Hi Gordyh,<br><br>it gets pretty cold here these days with snow for a few weeks at least.<br><br>The reason for not needing it is because the garden itself is such a good insulator. The local government officer could not work out the BTU figure for the living roof so insisted on the additional protection that he was able to calculate for.<br><br>Below the garden is the 2inch thick foam, then a roof void which is also stuffed with fibre glass. In winter its nice and toasty :)
Just plant you some kudzu, your roof will be green in no time...<br><br>http://www.jjanthony.com/kudzu/images/kudzucabin-h.jpg<br><br>
Looks more or less like every other felt roof after a few years.<br>Only joking, well done, I am sure it will look great in a few years!
....That roof is SUPER strong!! I was just wondering if it could be paved over so you could park your SUV on it? Bahhahahhahha!!! <br>(this was a joke) (I love bees, my Aunt was a bee-I miss her)
You should also be well aware of the plants that you want to be there on your roof. Some flowering plants like zinnias, roses, button roses, and some kind of creepers would look good on your roof. Especially if you are planning for a <a href="http://www.centrallondonloft.co.uk">loft conversion</a>, make sure you plan a roof top garden so that you can feel the aura of the flora from the outside too..I suggest having some flowering plants on the roof rather than just greenery will do the magic!!
Hi catherinetia,<br><br>thanks for the comment! I did think about a number of alternative plants for the roof however as the substrate is pretty thin (because of the weight) and also it needs to be as maintenance free as possible (ie no weeding, no turning, no compost ) which was the reason we went with more rocky/hardy plants. <br><br>Creepers would look cool but would likely start to invade the building, this is why there are stones around the edge to really keep the garden in its place<br><br>tx<br><br>Will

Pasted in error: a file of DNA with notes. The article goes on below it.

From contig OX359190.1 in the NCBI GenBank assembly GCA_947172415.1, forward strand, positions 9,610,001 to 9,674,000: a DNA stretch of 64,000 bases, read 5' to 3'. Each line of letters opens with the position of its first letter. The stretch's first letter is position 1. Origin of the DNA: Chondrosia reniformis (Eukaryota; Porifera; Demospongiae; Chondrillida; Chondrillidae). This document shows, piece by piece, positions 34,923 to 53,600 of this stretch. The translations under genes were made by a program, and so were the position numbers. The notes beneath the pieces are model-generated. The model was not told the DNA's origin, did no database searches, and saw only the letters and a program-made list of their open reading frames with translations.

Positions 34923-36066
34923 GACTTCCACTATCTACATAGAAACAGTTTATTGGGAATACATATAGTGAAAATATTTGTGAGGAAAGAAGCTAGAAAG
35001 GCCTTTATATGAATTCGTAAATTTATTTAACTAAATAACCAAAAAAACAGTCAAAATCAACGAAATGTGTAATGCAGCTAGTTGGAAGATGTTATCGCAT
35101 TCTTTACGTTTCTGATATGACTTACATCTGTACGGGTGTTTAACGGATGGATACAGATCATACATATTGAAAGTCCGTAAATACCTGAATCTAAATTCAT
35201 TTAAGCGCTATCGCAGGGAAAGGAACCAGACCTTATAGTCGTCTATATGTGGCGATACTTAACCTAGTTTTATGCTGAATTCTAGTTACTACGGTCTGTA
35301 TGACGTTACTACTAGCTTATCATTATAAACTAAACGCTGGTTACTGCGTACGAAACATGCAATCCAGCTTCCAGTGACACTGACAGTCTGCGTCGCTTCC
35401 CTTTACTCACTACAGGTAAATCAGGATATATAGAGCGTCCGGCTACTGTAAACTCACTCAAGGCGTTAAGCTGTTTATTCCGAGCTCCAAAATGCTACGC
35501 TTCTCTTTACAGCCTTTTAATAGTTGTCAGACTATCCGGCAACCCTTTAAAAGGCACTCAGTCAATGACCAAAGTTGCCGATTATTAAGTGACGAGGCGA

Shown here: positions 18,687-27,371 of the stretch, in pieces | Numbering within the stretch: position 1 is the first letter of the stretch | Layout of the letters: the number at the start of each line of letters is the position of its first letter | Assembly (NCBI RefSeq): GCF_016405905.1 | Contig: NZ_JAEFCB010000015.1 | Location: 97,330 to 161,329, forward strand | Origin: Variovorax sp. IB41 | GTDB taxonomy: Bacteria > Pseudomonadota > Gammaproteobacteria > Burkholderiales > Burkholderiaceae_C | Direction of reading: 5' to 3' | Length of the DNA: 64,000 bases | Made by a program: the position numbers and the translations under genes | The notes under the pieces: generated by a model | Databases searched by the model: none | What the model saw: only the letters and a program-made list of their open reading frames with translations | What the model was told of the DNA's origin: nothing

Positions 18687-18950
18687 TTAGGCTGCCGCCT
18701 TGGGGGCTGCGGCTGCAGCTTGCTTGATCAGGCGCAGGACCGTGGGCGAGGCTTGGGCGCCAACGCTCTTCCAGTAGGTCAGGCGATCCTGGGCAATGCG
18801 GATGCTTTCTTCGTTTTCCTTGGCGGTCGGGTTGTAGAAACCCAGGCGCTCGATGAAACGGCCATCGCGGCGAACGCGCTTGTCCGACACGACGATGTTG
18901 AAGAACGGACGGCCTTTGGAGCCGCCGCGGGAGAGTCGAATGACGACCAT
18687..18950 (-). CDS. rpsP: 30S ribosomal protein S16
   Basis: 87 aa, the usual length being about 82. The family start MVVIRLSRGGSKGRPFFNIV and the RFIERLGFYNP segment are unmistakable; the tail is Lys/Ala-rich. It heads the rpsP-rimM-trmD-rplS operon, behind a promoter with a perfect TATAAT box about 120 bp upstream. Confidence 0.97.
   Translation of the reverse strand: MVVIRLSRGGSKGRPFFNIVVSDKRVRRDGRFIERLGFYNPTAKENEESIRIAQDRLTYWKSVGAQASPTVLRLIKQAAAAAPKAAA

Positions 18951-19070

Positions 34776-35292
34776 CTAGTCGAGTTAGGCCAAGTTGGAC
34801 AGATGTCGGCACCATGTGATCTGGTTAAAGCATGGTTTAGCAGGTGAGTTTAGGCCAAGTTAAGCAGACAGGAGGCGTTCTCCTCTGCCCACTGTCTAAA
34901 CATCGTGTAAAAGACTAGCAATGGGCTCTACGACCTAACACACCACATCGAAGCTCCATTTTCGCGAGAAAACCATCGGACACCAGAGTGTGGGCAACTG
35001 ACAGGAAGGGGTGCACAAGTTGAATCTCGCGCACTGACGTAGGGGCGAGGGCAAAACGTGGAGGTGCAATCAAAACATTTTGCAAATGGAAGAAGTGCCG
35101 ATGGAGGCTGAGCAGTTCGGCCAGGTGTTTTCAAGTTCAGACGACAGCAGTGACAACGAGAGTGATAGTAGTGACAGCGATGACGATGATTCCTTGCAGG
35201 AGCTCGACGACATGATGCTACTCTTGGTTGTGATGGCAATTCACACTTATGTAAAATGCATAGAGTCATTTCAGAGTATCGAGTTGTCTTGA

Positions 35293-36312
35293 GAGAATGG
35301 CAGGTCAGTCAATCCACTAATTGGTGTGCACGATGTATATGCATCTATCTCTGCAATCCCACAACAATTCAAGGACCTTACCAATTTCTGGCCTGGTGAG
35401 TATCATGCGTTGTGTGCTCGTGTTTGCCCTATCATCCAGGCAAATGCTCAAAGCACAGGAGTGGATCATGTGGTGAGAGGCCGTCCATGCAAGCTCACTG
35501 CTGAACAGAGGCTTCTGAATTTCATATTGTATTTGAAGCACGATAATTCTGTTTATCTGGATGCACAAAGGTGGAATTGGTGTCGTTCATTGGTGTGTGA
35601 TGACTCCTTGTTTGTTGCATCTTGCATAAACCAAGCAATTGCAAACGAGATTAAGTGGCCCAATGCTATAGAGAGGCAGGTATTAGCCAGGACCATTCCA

Here's a simple way to green your roof. ;) For info.<br>http://www.uglgrads.com/corpsr_greenroofsystem.php
i like this it awsome view from out the window
Nice design. Have you any idea how much weight load it adds per square meter with the soil saturated by rain? The steel beams make me wonder.
Hi,<br><br>I budgeted for twice the dead load for rain and also snow, that was why the original beams were doubled and bolted together to make sure it was super super strong! <br><br>The wood and time was pretty cheap so I went overkill for safteys sake<br><br>
This is crazy, but I was in London in July and I saw your house and thought it was the coolest thing ever. Well done.
Great stuff, were you in one of the flats behind?
I am so happy to see this!! I'm glad that you're aware of the bees too. Thank you for making more green space. We need all we can get!<br> <br> There are likely some local wildflower seed varieties you might be able to obtain from your local nursery. If not, hop online and find a seed share and connect with them for local, indigenous seeds.
Great documentation and good job mentioning the roof construction and growing medium, very detailed!
Very good idea, It should be beautiful if can make a green roof while making the <a href="http://www.centrallondonloft.co.uk">loft conversion</a>
great build and well done &quot;ible&quot; thank you for sharing
Awesome, I love the idea of a green roof. It looks great.